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Down Syndrome Awareness Month - October

Down Syndrome Awareness Month - October

October is Down Syndrome Awareness Month, and we wanted to share some information about the condition and share a little about the people who have it.

What is Down’s syndrome?

It is a congenital disorder resulting from an abnormality in chromosome 21. Specifically, there is extra genetic material on the chromosome, which causes delays in cognitive development, short stature and characteristic facial features. The physical and cognitive delays can vary widely from person to person, with some requiring full time care whilst others require very little attention at all.


Physical characteristics

Physical characteristics vary but there are common physical traits amongst people with Down’s syndrome:

  • Underdeveloped muscle tone
  • Slanted eyes
  • Smaller than usual mouth
  • Below-average weight and length at birth
  • Flat back of head
  • Deep crease across palm
  • Very flexible joints
  • Small, wide hands

Post-natal diagnosis is often based on the above characteristics, although pre-natal testing can also be carried out from 15-20 weeks. Testing during pregnancy however, is not always accurate and testing specifically for the condition is a controversial issue because it typically doesn’t affect the child’s quality of life.


  • Every year, around 775 babies are born with Down ’s syndrome in England and Wales.
  • 60,000 people have it in the UK, that’s 1 in every 1000 babies born.
  • In the USA, 400,000 people have Down’s syndrome.
  • 80% of children with Down’s syndrome are born to mother’s under 35, but the proportional rate is higher for mothers over 35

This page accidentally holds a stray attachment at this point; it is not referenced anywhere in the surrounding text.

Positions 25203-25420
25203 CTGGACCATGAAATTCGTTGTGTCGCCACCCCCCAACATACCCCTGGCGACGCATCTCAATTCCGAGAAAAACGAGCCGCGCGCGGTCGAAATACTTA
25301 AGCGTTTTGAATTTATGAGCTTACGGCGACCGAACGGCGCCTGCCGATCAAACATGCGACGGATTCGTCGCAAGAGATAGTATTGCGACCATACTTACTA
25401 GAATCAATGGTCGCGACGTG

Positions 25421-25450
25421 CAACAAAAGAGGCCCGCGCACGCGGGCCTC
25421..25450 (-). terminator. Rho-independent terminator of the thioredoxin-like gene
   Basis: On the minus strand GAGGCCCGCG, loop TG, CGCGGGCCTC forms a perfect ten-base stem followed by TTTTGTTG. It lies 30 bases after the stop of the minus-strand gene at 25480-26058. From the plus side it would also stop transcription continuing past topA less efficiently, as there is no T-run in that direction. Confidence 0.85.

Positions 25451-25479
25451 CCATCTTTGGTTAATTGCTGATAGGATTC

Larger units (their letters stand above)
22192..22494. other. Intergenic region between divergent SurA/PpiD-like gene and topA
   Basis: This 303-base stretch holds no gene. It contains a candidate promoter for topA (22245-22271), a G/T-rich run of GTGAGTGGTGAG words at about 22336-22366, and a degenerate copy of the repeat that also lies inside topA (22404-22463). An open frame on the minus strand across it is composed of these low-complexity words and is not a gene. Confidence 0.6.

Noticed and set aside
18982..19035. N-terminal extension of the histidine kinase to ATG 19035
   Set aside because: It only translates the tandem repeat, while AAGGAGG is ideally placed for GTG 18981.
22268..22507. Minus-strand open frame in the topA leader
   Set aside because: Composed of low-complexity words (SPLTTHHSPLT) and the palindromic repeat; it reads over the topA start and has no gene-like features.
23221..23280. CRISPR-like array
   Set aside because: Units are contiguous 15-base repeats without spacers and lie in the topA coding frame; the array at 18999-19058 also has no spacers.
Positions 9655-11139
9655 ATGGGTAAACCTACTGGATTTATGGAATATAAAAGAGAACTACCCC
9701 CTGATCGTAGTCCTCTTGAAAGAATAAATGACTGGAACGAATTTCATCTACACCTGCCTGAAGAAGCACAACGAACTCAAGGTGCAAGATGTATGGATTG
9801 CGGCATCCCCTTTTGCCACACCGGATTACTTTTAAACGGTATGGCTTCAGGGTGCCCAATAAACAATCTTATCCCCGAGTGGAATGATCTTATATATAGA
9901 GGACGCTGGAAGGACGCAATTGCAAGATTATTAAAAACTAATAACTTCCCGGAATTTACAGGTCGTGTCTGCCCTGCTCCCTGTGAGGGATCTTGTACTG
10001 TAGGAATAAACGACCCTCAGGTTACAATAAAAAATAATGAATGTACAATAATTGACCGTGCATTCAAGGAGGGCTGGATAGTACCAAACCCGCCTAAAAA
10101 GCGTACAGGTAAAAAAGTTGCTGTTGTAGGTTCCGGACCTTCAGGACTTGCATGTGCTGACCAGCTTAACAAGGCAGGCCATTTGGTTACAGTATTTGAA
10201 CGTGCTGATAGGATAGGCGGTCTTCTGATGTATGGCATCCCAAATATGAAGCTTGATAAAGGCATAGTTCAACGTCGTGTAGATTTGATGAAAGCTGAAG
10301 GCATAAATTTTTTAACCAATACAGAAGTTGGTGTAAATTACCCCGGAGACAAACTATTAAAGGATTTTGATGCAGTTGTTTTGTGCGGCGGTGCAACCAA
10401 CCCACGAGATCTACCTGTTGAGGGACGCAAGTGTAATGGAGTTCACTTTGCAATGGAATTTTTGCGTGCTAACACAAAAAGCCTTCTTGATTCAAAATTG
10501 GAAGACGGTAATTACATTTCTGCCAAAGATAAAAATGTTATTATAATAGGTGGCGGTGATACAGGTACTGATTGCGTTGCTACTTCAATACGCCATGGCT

Prospects for children with Down’s syndrome

Children with the condition can live full and joyous lives, with many children attending mainstream schools, achieving GCSEs, partaking in a full range of activates and generally living normal lives. Many can and do work in their communities, whilst others require a more structured environment.

It is important to note that children with it don’t “suffer”, they simply have a mild to moderate developmental delay. 


There are medical conditions associated with Down ’s syndrome, including Leukaemia, Alzheimer’s and thyroid and intestinal problems. It is unlikely that any individual will have all of these problems together, and some don’t have any at all. Life span is typically 50-60, with some living into their 70s.

Each child is different – some will be suitable for mainstream education whilst other won’t be. Some will require residential schooling to get the help they need whilst others can live at home with their parents. There is no set criteria.

Bust the myths

There is a huge amount of misunderstanding about the condition, and about the quality of life that children and parents will have. There are many myths surrounding Down syndrome people, some of which you can read here. When it comes to happiness and quality of life, children with Down’s syndrome are no different to any other child.





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